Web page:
Why does my book title, Three-Penny Memories, have the number 3 in it? Read on and then listen to my recording of a poem from Chapter 3, “Departing from Gate 3”.
When you see the number 3, what do you think of? This number represents many triads in our culture: mind-body-soul, birth-life-death, harmony-balance-wisdom, beginning-middle-end, and the three sides of a triangle.
As part of my journey in designing my poetry book, I took an online course called Memoir Writing, Ink, taught by the best-selling memoirist Alison Wearing. One lesson she taught was to find a “container” for the memoir. To do that, I searched for a metaphor and landed on the number 3. When Mom’s heart and kidneys were failing and family was gathering, my brothers and I took a break to grab some lunch. While I was getting out of the car, I saw before me on the asphalt parking lot three shiny pennies lined up perfectly in a row. I was stunned.
Mom could not pass up a penny on the sidewalk. She would always pick pennies up and expect me to, but I would refuse. I think this would upset her. It was one way we would squabble. Her insisting and my resisting. So of course, when I saw three perfect, beautiful, shiny pennies lined up by the car door, it took me aback. How could coins land out of someone’s pocket in a perfect line on the ground? And who would take the time to place brand-new coins that way on a busy parking lot?
I imagined my Mom saying, “Pick them up.”
I knew I should pick them up, but I resisted.
When we returned to the car, the pennies were gone, and I regretted not picking them up because I felt this experience was a message. I kept pondering why I was shown “three” pennies in such a striking presentation. Not one penny but three. Not old-scattered pennies but shimmering ones. As it turned out, these three pennies foretold Mom’s destiny. She died on the third of April 2016.
The number three also came up in the memoir writing class. We were taught a technique to write a memoir spanning ten years using only three-word sentences. I went crazy with the form and wrote several poems about Mom and me using the three-word sentence form. And some poems have stanzas with three lines. (So as not to be monotonous, however, I varied the poetic and syntactic structures and formats.)
I also divided my book into three sections, like a three-act play. Chapter 1, Light, is about my life with Mom up to the time I became independent. Chapter 2, Dust, covers Mom’s move to be close to me and her onset of Alzheimer’s while living in an independent living facility. Chapter 3, Echo, is about her move to assisted living and her death. As this book is a memoir, I had to show the interplay of the arc of our two lives through challenges, conflicts, and resolutions. In fact, my publisher, Ingrid Wilson (EIF- Experiments in Fiction), told me that as she read Three-Penny Memories, she felt like she was reading a novel.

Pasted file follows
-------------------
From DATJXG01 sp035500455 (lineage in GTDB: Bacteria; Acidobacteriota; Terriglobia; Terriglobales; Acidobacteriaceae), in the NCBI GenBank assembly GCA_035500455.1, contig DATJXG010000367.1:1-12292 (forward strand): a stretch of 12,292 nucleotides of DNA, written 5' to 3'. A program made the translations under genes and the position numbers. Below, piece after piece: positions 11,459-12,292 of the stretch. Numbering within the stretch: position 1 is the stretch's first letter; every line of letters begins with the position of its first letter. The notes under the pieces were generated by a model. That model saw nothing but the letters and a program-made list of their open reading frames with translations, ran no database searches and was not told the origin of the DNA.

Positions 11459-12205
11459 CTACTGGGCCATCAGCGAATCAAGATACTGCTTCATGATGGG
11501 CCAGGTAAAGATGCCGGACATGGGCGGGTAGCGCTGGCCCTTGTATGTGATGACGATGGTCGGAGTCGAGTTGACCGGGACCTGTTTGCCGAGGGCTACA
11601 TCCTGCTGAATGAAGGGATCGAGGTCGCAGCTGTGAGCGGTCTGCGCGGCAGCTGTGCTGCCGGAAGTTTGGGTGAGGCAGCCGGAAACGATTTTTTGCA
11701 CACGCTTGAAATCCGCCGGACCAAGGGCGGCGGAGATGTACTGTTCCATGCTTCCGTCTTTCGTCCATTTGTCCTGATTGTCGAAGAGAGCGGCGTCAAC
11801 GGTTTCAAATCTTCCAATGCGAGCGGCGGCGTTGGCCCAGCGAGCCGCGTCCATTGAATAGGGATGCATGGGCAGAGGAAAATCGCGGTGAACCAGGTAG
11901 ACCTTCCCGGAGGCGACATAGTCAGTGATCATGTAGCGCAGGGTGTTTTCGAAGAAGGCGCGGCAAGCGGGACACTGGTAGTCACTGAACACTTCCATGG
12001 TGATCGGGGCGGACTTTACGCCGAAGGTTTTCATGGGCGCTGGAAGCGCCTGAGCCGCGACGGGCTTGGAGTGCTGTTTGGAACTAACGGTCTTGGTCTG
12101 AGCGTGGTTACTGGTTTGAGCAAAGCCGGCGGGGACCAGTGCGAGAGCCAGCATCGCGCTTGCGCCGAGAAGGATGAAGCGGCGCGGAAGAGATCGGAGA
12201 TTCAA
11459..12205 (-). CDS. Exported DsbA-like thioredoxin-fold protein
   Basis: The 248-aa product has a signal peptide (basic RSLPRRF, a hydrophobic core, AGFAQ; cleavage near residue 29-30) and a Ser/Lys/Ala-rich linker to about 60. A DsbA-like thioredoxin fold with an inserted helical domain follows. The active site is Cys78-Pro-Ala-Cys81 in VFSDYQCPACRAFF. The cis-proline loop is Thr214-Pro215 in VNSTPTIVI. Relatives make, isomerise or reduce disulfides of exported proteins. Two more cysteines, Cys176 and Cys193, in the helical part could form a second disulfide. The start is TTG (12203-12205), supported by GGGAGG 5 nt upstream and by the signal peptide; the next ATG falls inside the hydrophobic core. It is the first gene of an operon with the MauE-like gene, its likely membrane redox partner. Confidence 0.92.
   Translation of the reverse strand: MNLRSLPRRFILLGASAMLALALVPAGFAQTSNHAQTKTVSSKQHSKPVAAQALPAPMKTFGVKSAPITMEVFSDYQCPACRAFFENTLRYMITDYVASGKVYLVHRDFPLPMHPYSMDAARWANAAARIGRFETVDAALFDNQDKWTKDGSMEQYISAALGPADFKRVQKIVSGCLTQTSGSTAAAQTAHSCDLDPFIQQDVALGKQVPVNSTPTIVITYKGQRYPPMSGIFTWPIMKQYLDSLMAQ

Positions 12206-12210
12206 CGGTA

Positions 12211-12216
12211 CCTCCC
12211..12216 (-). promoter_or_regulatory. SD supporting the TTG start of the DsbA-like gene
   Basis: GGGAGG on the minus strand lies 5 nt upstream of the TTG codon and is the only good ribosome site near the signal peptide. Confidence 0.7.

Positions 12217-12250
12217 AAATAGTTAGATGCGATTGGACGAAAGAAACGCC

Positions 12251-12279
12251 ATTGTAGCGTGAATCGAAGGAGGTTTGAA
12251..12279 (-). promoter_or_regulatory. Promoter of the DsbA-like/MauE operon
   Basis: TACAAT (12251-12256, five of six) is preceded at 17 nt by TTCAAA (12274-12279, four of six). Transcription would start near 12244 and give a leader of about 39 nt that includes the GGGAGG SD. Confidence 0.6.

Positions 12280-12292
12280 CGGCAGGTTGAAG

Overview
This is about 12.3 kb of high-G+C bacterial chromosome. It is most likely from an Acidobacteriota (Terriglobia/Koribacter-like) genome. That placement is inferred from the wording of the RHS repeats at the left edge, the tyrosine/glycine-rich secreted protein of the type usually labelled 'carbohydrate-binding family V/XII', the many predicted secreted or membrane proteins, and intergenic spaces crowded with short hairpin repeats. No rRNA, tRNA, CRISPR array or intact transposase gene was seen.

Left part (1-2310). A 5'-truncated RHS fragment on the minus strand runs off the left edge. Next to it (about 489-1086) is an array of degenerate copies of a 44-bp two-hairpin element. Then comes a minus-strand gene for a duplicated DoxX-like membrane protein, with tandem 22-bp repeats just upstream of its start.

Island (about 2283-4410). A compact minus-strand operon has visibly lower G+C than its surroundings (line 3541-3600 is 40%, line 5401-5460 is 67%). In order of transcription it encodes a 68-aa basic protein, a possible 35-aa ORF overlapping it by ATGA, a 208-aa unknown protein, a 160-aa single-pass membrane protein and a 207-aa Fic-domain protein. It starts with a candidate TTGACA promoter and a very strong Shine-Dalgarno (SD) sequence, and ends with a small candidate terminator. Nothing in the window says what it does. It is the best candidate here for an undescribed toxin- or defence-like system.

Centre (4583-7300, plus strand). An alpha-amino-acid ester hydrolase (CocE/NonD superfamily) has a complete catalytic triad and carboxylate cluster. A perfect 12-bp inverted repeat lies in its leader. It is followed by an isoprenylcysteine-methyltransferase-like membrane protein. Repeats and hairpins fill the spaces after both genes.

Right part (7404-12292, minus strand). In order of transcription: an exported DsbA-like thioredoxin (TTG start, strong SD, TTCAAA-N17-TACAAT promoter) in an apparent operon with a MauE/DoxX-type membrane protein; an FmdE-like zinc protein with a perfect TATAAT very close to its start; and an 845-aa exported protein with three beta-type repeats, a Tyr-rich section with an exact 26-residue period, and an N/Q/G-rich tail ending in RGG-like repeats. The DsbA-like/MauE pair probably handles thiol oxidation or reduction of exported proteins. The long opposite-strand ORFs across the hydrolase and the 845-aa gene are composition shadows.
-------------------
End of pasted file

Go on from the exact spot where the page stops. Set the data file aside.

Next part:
Moreover, while Mom was in assisted living, I was struck by the rule that if Mom refused help, like a shower and clean clothes, three times, the nurse didn’t have to give Mom the service she really needed.
After mom died, an owl perched outside my bedroom window for three nights and hooted loudly. Because owls are thought of as messengers, I wondered if Mom was trying to communicate with me. She had feared death, so maybe she had good news for me about life after death.
Returning to the beginning of this post, my book definitely covers the arc of two lives, birth-life-death in a three-act play, and I wanted to maintain harmony-balance-wisdom during her care.
Then there’s the triad of mind (our memories, as I lost some with encephalitis, and she lost hers due to Alzheimer’s); body (the book describes our complementary physical challenges. With her, a birth that nearly killed her, a secret pregnancy and aging with Alzheimer’s. Mine, paralysis form encephalitis, a ruined reproductive system, infertility, and a miscarriage I kept secret); and soul (Our intangible bond, our mystery. There is so much I don’t know about her even now, and I wonder if she showed me her authentic self. I also wore a different face for her sometimes. Though we were strangers to each other in many ways, we were stubbornly loyal to each other.)
On a triangle, we see three sharp angles, which can represent conflict, but a triangle also offers grounding and stability. Think of the magical powers and strength of a pyramid. Mom and I were pierced by the sharp angles at times, but she raised me with love, so I feel that our multi-faceted diamantine love helped ground us.
Today, I would like to read a poem from Chapter 3, Echo. It includes my finding the three pennies and describes a dream I had after Mom died. She was on a bed in a draped alcove, her shoes neatly stowed under the bed, and she needed her purse to pay bills. I realized the setting in the dream represented a funeral home, and as her caregiver, I had to write her final checks. In the dream, I relived my worry, loss, and grief.
In keeping with my “container”, the number 3, and envisioning Mom leaving on a flight to heaven, I titled the poem “Departing from Gate 3”. Here is the audio.
“Three-Penny Memories: A Poetic Memoir” launches on Amazon on Saturday, October 15! You can purchase a paperback copy for $12.99 or the Kindle version for $6.99.
Thank you for being with me on this journey! I hope this book helps people who have (had) a loved one with Alzheimer’s or other form of dementia, or encephalitis. DES babies and their offspring may also relate to some of these poems. Yes, three health conditions!